Article is part of the symposium: Canada and the United States: A Changing Relationship in a Changing World.
In both Canada and the United States, the finite nature of our resource inheritance is increasingly appreciated, and this has raised similar concerns about availability in relation to national needs. Canada -- which has a greater percentage of its resources owned by foreign corporations than any other industrialized nation in the world -- this realization is matched by a desire to improve the economic benefit to Canadians from the export of our nonrenewable resources. Canadians are now seeking to take fuller advantage of opportunities for refining, processing, and manufacturing in our own country through legal frameworks and international agreements. This paper discusses these recent steps toward Canada taking a more proactive stance in protecting their natural resources.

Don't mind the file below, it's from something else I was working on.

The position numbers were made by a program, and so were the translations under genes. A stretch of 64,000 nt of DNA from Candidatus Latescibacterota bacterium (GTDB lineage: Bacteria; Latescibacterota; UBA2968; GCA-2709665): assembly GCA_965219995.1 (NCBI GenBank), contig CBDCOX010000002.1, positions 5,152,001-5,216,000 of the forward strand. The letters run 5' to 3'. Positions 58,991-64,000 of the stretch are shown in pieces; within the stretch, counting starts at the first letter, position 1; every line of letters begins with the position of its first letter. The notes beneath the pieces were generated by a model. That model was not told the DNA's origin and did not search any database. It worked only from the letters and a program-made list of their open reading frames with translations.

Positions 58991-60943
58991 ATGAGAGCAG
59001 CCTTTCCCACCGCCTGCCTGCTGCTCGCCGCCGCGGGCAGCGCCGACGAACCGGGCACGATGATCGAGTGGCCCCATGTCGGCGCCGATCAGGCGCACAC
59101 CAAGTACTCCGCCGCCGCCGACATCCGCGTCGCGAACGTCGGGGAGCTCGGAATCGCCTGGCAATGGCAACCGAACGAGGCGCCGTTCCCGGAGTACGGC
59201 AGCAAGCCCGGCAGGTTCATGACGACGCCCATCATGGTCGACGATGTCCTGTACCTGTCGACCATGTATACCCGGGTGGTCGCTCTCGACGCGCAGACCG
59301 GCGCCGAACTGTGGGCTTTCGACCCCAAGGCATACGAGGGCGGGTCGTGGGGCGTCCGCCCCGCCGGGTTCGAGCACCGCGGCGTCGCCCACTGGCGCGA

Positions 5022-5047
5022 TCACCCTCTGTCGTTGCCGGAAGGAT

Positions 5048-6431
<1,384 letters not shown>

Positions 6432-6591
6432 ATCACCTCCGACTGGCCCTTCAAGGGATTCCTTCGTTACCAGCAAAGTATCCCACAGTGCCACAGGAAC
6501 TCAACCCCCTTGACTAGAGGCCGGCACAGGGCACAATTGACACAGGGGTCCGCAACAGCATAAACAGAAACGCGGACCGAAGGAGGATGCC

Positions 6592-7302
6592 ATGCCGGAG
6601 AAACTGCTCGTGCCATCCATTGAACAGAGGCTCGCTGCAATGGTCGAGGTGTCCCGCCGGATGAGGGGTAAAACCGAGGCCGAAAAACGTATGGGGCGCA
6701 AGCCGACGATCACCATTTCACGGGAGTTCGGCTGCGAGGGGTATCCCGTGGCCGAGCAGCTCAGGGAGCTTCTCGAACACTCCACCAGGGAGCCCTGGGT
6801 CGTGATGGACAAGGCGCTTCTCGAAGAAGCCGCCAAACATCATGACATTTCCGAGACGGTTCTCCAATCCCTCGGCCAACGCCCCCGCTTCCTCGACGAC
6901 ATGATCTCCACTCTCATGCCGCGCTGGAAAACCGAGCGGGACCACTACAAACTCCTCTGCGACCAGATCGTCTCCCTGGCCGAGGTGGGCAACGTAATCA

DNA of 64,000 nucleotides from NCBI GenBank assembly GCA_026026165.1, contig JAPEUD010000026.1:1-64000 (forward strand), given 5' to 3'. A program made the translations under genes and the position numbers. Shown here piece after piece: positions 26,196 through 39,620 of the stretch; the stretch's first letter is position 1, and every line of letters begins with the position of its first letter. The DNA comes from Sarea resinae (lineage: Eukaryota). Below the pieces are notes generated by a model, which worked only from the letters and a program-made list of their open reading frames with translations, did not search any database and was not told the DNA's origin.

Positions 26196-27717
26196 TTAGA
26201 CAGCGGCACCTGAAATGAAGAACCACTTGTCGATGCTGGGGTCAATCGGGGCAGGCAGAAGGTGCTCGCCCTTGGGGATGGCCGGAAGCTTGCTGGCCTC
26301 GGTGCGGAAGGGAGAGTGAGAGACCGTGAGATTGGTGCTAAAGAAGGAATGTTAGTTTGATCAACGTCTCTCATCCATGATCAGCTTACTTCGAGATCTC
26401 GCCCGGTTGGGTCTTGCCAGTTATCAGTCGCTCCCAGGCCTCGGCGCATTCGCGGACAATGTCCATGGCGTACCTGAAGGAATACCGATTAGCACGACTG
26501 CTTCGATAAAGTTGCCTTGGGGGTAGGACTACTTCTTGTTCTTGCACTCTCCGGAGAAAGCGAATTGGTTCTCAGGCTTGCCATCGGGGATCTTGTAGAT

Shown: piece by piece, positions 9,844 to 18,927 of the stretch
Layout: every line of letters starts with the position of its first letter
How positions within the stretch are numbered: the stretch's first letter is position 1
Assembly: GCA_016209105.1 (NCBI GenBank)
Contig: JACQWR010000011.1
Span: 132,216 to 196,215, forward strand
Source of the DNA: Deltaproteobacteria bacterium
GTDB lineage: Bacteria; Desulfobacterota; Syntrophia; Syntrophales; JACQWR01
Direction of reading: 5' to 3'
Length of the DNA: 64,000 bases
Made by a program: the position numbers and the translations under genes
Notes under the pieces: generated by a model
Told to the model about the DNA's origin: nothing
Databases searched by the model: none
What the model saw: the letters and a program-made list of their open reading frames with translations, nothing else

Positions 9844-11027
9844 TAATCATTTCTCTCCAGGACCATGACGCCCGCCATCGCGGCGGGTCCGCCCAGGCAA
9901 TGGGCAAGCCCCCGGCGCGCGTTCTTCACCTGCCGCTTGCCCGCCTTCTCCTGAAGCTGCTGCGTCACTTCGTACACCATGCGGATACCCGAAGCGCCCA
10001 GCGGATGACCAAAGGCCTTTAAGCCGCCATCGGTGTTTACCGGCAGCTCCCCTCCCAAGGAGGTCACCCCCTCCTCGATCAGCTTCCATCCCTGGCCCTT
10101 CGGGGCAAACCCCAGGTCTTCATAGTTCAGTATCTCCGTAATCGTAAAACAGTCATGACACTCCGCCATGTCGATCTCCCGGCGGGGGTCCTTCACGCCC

Clark, Lorne S.
"International Law and Natural Resources,"
Syracuse Journal of International Law and Commerce: Vol. 4:
2, Article 6.
Available at: https://surface.syr.edu/jilc/vol4/iss2/6